South Africa’s Shifting Stance on a Sensitive Question: Quit the I.C.C.?
While the statement made clear that South Africa would not imminently begin what would be a yearslong process of withdrawal, the president’s unscripted remarks touched off a media frenzy and highlighted the country’s different stance from much of the West on both the court and the war in Ukraine.
South Africa has refused pressure from its Western allies to condemn the Russian invasion. The two countries, along with China, held joint military exercises this year that overlapped with the first anniversary of the start of the war. Government and A.N.C. officials have repeatedly reiterated that South Africa and Russia are friends.
That South Africa was at least considering a withdrawal from the I.C.C. underscored that the A.N.C. was “clearly committed to a new world order” that was “not dominated by what is perceived to be Western interests,” said Gerhard Kemp, a law professor specializing in international criminal justice at the University of Derby in England.
The history of the court, which was created two decades ago as a standing body to investigate war crimes, genocide and crimes against humanity, does not support the frequent accusations that it is uniquely biased against African suspects. Of the nine cases involving African nations that the court has pursued, five resulted from requests by African governments who wanted to see their enemies punished, and two cases were referred to the court by the United Nations Security Council.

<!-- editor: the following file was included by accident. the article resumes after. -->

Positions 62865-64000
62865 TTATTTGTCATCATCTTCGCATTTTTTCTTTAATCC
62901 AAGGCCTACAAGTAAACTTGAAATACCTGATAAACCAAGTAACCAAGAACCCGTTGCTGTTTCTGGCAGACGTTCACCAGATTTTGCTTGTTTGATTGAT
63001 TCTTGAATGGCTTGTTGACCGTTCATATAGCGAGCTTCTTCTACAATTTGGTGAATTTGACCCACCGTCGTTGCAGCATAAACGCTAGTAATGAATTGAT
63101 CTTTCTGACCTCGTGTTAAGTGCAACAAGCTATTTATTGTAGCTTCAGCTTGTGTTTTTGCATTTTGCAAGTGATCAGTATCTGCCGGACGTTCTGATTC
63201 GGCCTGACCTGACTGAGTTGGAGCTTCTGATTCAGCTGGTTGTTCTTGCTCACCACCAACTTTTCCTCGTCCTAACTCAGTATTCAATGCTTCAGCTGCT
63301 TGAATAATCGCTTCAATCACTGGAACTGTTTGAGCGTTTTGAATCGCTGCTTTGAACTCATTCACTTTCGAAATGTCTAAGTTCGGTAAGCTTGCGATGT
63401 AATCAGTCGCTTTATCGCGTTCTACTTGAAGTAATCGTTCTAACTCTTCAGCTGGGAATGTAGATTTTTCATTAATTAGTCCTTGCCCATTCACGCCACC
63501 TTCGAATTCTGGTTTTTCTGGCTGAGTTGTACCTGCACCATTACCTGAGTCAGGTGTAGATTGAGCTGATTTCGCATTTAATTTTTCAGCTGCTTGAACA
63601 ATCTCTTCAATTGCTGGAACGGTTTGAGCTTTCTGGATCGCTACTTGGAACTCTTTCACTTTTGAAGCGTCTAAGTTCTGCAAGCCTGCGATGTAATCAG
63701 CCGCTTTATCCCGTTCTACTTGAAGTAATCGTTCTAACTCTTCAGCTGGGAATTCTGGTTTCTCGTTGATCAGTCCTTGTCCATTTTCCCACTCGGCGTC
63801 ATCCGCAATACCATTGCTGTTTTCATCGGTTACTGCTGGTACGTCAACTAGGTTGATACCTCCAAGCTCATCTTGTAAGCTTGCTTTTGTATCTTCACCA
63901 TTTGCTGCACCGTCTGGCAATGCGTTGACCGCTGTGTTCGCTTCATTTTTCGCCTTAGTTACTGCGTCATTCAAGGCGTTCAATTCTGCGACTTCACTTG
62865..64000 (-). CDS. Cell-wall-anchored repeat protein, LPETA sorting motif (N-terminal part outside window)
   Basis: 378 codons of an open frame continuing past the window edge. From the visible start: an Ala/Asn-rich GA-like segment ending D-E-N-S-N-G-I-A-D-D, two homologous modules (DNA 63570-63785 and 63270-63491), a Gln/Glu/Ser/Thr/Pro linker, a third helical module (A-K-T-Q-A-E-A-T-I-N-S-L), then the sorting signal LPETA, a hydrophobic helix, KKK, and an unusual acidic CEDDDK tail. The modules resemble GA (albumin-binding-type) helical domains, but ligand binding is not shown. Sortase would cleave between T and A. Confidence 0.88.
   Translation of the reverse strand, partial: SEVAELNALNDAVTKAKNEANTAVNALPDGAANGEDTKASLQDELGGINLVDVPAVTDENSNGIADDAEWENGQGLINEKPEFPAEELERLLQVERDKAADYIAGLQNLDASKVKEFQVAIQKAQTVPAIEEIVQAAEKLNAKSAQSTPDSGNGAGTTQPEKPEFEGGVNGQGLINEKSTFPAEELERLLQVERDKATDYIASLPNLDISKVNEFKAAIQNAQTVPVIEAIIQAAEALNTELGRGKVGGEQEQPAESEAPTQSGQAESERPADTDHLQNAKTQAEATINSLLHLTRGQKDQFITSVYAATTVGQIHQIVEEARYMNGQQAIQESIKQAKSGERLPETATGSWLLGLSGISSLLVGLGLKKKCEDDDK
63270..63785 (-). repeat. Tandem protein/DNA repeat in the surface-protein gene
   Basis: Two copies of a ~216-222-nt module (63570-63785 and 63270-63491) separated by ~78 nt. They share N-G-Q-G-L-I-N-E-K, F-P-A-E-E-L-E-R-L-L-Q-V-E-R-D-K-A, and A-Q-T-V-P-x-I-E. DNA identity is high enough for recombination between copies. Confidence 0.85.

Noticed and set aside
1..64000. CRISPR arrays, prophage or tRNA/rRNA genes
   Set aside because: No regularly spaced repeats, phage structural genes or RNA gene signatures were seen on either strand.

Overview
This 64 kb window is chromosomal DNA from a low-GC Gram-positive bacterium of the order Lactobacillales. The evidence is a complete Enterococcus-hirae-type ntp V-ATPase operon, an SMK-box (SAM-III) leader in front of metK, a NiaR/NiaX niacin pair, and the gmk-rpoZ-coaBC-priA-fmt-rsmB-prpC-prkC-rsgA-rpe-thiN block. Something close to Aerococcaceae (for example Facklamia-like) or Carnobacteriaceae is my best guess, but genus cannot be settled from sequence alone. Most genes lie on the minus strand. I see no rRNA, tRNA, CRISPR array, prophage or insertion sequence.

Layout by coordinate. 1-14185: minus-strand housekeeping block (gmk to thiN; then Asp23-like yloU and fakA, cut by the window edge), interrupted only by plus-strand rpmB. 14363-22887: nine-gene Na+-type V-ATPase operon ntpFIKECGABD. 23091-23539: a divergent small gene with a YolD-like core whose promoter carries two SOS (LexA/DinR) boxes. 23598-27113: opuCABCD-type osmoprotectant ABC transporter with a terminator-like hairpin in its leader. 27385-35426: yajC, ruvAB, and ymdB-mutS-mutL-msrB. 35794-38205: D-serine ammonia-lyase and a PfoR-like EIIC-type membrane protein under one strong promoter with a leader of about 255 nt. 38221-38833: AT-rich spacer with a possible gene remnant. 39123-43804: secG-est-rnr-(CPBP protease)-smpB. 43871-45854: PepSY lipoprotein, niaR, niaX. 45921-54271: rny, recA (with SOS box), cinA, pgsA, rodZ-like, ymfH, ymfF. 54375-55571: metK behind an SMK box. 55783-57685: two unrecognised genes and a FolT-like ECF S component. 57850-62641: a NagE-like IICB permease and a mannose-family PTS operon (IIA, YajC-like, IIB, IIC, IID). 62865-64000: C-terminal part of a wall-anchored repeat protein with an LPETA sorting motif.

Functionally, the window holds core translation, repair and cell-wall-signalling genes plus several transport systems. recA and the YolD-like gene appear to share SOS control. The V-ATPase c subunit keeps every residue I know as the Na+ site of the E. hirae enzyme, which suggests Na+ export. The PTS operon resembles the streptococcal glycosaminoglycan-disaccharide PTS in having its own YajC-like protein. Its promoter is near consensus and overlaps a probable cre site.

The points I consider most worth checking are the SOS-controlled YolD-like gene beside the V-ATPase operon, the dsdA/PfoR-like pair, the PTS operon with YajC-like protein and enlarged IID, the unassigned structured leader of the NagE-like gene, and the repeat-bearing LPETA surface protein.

The leaders of Sudan and Kenya in particular began to campaign against the court after they personally became targets of investigations. African human rights lawyers and activists often retort that it is only the powerful who complain, while Africa’s many victims of violence are overlooked.
Two countries, Burundi and the Philippines, have left the court, in both cases following announcements that prosecutors planned to investigate their leaders for alleged atrocities. Gambia also quit briefly, but it rejoined the court after the country’s authoritarian ruler lost his bid for re-election.
This is not the first time that South Africa has threatened to pull out of the I.C.C.
Following a dispute over whether to arrest the former president of Sudan, Omar al-Bashir, when he came to South Africa while under an I.C.C. arrest warrant in 2015, lawmakers brought up a bill in Parliament to withdraw from the court. The bill was eventually revoked when a court in South Africa ruled it unconstitutional.